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  (Source: Smart Power)
Study says skeptics are not well-informed on the topic

Stanford University recently conducted a study that shows a minimal number of scientists who do not accept that human beings have contributed to the Earth's climate change have "far less expertise and prominence in climate research" than scientists who do believe climate change has been affected by humans. 

The university came to these conclusions by analyzing the number of research papers published "by more than 900 climate researchers" and the number of times these researchers' works were cited by other scientists. The expertise was evaluated by citing the number of research papers written by scientists (with the minimum number for inclusion being 20).

Prominence was analyzed by finding the four most popular climate change and non-climate change papers published by scientists, and "tallying" the number of times these papers were cited. According to the results, approximately 64 percent of papers by climate researchers convinced of human contribution were cited more often than those who are unconvinced. 

"These are standard academic metrics used when universities are making hiring or tenure decisions," said William Anderegg, lead author of a paper published in Proceedings of the National Academy of Sciences.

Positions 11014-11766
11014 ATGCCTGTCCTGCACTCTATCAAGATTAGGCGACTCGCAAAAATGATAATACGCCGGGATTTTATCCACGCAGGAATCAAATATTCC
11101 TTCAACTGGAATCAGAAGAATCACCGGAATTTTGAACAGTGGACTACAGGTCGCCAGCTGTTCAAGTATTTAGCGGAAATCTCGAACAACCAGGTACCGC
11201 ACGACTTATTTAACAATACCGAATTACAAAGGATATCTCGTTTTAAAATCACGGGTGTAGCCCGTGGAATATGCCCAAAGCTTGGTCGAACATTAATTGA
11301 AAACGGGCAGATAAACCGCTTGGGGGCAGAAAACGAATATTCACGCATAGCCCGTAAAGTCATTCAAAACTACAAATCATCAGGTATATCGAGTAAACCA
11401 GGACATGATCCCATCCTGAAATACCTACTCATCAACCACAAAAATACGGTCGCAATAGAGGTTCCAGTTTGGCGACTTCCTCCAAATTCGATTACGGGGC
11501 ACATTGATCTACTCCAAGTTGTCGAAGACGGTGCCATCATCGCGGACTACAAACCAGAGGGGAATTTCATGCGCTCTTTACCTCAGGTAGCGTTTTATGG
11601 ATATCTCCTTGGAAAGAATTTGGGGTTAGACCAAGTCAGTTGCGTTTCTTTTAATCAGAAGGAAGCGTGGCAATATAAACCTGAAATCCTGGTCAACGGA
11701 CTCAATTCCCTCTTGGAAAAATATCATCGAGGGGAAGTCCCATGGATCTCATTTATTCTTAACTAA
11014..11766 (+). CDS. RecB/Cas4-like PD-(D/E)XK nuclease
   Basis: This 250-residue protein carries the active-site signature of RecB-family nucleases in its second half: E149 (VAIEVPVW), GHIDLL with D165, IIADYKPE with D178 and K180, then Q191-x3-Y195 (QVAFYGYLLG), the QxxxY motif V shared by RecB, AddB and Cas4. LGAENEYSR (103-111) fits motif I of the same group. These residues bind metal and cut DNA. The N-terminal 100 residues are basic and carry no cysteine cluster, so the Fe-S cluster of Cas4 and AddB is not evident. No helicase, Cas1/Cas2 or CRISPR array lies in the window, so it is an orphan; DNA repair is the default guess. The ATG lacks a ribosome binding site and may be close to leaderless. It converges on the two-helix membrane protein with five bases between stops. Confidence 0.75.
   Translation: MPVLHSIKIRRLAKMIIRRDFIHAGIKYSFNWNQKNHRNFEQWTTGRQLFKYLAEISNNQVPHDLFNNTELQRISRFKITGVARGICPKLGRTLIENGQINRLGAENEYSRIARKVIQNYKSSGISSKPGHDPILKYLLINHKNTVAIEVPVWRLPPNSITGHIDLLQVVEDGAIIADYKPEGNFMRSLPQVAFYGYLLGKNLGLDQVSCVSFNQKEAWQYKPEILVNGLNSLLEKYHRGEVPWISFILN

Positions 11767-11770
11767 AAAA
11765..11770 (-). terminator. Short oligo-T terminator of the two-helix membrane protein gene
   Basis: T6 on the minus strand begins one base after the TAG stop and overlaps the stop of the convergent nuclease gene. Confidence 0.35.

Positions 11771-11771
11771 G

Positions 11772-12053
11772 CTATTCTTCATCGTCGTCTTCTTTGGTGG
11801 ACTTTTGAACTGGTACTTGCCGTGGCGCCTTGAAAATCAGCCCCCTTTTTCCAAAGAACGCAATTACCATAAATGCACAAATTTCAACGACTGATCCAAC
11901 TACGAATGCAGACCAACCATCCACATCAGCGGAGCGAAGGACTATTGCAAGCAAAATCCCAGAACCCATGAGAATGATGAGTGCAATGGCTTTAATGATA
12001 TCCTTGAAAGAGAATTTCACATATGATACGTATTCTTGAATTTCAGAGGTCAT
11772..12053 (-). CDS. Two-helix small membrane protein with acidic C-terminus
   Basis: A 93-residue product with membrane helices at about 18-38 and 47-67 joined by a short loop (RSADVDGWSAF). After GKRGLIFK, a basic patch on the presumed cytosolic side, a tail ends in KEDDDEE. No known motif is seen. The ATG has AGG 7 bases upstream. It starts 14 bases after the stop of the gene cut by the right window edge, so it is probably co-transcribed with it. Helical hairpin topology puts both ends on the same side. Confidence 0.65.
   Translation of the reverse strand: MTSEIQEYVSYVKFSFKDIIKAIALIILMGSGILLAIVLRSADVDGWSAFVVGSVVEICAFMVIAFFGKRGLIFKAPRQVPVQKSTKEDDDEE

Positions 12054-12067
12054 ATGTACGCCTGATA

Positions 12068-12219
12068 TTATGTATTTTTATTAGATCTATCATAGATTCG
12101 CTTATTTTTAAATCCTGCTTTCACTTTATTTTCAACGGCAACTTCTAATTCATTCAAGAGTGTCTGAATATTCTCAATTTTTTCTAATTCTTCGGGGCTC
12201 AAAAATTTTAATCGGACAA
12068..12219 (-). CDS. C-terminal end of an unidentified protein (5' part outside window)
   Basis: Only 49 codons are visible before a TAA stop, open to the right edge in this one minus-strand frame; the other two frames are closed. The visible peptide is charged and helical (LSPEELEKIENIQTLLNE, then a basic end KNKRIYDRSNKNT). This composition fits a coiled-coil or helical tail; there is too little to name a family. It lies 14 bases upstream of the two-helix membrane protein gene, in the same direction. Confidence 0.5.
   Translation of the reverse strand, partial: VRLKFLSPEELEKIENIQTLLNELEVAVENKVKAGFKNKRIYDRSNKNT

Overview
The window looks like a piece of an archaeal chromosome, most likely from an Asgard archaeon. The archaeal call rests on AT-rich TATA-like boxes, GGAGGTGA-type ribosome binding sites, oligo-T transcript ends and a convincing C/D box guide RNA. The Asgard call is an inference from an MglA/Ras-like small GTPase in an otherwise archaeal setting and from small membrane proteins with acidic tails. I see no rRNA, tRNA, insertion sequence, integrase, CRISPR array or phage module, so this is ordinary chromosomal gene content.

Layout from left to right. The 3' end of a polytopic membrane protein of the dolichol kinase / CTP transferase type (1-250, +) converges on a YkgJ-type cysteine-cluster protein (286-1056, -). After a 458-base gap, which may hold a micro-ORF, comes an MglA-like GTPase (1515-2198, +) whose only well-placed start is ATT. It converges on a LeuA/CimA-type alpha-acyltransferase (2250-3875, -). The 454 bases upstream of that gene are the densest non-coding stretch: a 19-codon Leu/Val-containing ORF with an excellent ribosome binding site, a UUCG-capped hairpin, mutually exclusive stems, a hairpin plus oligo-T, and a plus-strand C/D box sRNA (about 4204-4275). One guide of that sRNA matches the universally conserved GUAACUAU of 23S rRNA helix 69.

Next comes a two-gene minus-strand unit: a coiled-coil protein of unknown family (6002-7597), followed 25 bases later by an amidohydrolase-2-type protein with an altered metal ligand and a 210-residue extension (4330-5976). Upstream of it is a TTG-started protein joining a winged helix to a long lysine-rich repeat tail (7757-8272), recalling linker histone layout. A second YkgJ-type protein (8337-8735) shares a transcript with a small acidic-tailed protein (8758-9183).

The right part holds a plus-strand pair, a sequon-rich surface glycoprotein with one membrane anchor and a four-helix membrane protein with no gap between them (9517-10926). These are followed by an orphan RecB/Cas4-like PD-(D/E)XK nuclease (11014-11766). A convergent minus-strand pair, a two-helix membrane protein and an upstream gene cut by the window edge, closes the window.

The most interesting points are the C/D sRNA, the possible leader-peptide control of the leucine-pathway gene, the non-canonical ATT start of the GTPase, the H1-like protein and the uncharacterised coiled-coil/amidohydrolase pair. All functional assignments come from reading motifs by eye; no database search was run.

The scientists who participated in the study were also involved in creating the 2007 report of the Intergovernmental Panel on Climate Change (IPCC), which compiled and "assessed the evidence for and against human involvement in climate change, as well as any climate researchers who signed a major public statement disagreeing with the findings of the panel's report."

In addition, the university's team of scientists decided on who the top 100 climate researchers are by determining the "total number of climate-related publications each had." According to Anderegg, 97 percent of those in the top 100 agree with and/or endorse the IPCC's assessment. He also says that this result has been "borne out" by other studies that use different methodology.  

"We really wanted to bring the expertise dimension into this whole discussion," said Anderegg. "We hope to put to rest the notion that keeps being repeated in the media and by some members of the public that 'the scientists disagree' about whether human activity is contributing to climate change."

The scientists at Stanford have mentioned that they are ready to take some heat from doubters of anthropogenic, or human-affected, climate change who "object to their data." But according to Stephen Schneider, a professor of biology and a coauthor of the paper in Proceedings of the National Academy of Sciences, the team "took pains to avoid any sort of prejudice or skewed data in their analysis." When selecting researchers for the study who either disagreed with statements of the IPCC or signed the petitions, the Stanford team was sure to stay completely neutral in the study by omitting "those who had no published papers in the climate literature."